More than any other poet, Mary Oliver keeps appearing in these postings. I admire her practice of doing nothing but walk in the woods each day to renew her membership in the Grand Mystery mixed with her unflagging determination to tell us about it through the hard work of crafting poems and getting them published. In her late 70’s, she still keeps cranking them out, some 30 books of poetry saying the same thing a thousand different ways.
In her most recent one, Evidence, I feel her awareness of mortality stepped up a notch. She opens one poem:
“Summer begins again.
Do I still have?…
How did it come to be
that I am no longer young
and the world
that keeps time
in its own way
has just been born?…”
In still another:
“ I have walked in these woods for
more than forty years, and I am the only
thing, it seems, that is about to be used up…”
Well, no surprise for a poet. Next to love, mortality is probably the number one theme of poems ranging from ancient China to Shakespeare (…but sad mortality overtake their power…”) to Hayden Carruth. But creeping up the numbers myself, I’m paying sharp attention to her solutions. Which are simple, elegant and the only possibility:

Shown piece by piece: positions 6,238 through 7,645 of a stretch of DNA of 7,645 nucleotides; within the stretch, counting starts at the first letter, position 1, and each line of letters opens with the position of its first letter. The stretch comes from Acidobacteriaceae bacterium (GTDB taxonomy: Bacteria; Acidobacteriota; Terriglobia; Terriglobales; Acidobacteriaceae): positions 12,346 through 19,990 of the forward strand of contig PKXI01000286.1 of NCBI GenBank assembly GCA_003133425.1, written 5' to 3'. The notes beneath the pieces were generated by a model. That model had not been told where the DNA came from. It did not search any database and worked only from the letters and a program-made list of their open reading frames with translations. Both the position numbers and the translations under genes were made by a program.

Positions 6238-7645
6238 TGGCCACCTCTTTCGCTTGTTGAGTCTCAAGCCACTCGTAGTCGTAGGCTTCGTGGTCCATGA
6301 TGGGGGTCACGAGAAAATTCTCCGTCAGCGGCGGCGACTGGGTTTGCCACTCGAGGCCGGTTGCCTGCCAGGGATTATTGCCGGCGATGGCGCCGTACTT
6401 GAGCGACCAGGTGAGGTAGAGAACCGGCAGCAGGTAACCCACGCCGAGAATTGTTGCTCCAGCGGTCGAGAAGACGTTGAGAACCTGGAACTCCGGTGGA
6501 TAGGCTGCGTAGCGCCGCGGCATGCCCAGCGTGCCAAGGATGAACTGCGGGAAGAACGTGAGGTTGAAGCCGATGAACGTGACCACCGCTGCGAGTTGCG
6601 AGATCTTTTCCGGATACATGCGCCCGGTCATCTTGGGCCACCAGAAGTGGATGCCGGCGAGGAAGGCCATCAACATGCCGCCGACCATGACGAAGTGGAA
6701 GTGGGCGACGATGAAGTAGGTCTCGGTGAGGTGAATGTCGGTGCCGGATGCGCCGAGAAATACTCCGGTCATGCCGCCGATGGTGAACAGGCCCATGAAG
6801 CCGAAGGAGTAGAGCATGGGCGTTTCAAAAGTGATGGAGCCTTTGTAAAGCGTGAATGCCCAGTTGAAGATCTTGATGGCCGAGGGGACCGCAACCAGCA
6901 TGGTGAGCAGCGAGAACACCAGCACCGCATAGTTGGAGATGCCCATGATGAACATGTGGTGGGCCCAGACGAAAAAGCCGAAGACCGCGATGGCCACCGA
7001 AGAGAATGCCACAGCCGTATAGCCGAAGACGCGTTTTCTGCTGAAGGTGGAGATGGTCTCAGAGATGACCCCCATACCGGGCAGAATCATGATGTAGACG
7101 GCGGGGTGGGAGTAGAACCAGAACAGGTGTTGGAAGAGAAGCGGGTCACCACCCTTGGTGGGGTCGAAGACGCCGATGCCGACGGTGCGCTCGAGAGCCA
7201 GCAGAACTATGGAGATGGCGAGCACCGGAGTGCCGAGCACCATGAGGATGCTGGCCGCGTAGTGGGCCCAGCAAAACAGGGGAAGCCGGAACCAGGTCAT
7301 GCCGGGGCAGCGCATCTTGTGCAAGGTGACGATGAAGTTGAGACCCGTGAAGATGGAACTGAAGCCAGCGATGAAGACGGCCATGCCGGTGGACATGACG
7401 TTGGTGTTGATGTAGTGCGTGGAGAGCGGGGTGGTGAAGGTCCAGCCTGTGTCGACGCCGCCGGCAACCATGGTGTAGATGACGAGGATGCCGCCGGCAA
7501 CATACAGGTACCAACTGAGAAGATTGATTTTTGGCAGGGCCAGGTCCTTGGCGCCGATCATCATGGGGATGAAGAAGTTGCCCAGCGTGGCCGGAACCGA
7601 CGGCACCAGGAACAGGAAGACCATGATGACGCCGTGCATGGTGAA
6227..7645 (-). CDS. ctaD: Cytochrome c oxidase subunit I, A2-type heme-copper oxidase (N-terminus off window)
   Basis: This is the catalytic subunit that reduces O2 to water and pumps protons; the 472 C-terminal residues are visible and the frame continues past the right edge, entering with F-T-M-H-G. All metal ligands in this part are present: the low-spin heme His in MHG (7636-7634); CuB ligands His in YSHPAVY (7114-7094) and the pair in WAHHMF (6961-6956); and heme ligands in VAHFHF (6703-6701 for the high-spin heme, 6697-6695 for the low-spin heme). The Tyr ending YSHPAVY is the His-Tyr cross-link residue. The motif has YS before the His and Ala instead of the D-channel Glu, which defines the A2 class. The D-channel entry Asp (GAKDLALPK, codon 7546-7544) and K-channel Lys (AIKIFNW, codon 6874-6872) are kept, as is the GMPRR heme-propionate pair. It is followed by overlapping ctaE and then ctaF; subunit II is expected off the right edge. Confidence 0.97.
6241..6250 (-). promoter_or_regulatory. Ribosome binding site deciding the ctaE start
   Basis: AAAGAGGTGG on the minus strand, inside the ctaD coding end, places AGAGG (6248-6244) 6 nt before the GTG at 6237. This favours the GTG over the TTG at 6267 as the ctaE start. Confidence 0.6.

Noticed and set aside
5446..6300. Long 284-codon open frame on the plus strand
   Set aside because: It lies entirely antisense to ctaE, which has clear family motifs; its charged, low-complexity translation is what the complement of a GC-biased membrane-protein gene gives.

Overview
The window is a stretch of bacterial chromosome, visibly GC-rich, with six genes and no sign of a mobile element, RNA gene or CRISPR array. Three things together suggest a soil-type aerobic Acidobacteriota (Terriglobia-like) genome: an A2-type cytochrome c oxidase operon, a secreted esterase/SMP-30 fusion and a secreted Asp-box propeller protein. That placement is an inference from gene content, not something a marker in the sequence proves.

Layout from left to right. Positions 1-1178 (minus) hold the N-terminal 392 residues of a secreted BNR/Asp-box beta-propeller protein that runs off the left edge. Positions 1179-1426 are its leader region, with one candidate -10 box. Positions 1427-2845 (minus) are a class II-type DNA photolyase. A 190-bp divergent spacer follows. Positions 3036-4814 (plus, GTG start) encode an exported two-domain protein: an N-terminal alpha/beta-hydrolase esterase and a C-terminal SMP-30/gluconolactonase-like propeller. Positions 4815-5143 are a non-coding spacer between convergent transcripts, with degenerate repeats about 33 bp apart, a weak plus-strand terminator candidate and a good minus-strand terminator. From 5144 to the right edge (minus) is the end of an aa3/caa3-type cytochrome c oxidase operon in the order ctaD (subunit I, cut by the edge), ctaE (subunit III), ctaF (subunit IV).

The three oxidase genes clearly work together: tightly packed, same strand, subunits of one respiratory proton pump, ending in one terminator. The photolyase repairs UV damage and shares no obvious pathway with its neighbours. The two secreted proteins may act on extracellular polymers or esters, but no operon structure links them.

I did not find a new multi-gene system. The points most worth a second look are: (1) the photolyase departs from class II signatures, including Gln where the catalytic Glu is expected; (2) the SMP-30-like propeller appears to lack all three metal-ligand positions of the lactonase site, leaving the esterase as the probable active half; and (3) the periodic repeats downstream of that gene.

“…the holiest of laws
Until you are not.”
“…as for myself, I keep walking, thinking
once more I am grateful
to be present.”
“…I’m still here, alive!”
Last night, I watched a 40-minute slide show celebrating the life of one of my wife’s old friends, from her babyhood to her untimely death at 64. Such a mixture of joy in photo after photo of her smiling face and the unfolding arc of her life from baby to young woman to mother to elder, complete with a varied soundtrack, and grief that it ended so soon by today’s standards. But numbers are not the main measurement of a life well-lived and why not celebrate the miracle that she was here and lived deeply and left her mark?
And so I awake to another day thinking, “I’m still here, alive!” and prepare to make merry music with children, my own version of the morning walk in the woods and this blog my way to share my gratitude that I’m present to witness the day’s glory. Onward!